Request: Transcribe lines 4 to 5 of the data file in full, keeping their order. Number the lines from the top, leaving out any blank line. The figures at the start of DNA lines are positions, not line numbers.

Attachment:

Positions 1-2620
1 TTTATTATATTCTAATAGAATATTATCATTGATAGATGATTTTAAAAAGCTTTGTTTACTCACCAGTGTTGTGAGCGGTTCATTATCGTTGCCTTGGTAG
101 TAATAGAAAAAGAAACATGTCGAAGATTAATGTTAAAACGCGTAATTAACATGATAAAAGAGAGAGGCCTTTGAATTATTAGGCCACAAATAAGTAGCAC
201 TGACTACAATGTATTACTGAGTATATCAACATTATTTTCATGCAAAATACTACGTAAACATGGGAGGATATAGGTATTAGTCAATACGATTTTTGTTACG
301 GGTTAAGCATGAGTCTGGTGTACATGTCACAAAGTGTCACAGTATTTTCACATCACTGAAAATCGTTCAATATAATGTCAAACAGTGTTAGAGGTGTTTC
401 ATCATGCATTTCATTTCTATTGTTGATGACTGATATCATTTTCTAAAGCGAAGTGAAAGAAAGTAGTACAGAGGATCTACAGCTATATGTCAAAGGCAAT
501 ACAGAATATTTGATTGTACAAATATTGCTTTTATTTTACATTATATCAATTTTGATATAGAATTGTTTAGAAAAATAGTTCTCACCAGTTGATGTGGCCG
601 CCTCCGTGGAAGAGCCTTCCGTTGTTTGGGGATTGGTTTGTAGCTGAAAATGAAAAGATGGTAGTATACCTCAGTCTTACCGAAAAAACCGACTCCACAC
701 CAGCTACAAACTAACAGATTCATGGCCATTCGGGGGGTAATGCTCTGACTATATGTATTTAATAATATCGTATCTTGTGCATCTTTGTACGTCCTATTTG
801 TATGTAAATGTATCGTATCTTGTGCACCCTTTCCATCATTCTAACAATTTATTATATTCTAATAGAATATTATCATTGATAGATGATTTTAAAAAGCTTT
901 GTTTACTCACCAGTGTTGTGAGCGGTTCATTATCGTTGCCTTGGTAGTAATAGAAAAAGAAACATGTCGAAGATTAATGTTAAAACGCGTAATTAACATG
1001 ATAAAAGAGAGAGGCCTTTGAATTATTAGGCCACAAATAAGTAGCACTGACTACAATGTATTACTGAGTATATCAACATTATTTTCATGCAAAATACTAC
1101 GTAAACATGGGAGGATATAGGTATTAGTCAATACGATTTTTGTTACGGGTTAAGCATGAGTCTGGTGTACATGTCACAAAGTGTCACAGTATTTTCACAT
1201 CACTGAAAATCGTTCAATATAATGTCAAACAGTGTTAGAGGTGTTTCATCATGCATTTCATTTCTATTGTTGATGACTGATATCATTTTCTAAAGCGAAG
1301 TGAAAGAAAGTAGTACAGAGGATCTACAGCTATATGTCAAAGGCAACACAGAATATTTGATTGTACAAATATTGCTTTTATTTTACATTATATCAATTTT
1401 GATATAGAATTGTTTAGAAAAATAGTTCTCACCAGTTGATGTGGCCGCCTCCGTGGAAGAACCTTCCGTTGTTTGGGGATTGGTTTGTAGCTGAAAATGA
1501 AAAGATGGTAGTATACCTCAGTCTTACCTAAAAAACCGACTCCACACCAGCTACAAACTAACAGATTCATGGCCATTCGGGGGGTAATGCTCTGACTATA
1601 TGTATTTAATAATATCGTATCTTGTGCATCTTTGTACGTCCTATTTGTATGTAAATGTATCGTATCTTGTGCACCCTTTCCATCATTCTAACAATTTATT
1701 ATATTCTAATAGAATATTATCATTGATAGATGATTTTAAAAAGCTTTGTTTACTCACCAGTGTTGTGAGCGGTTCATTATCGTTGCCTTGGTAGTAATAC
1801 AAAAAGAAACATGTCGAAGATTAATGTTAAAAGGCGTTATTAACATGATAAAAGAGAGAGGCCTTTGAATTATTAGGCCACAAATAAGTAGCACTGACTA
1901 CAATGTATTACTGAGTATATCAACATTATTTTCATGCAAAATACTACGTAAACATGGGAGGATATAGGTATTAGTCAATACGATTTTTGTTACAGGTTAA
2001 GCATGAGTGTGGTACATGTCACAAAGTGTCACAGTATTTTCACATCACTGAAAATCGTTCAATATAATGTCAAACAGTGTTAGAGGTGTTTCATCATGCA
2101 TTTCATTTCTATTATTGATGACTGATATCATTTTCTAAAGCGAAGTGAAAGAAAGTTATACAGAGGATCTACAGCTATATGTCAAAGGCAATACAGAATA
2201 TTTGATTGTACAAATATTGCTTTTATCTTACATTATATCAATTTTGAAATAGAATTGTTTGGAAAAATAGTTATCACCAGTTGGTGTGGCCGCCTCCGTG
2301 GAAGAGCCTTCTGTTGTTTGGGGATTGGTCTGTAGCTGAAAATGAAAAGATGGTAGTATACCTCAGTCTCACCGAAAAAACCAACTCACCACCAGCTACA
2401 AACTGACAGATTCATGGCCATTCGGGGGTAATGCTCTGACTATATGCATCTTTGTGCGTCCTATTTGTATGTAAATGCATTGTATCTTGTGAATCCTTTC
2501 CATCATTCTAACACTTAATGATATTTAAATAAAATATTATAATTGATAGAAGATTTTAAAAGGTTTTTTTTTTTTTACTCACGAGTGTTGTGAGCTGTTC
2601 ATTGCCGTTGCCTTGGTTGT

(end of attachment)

201 TGACTACAATGTATTACTGAGTATATCAACATTATTTTCATGCAAAATACTACGTAAACATGGGAGGATATAGGTATTAGTCAATACGATTTTTGTTACG
301 GGTTAAGCATGAGTCTGGTGTACATGTCACAAAGTGTCACAGTATTTTCACATCACTGAAAATCGTTCAATATAATGTCAAACAGTGTTAGAGGTGTTTC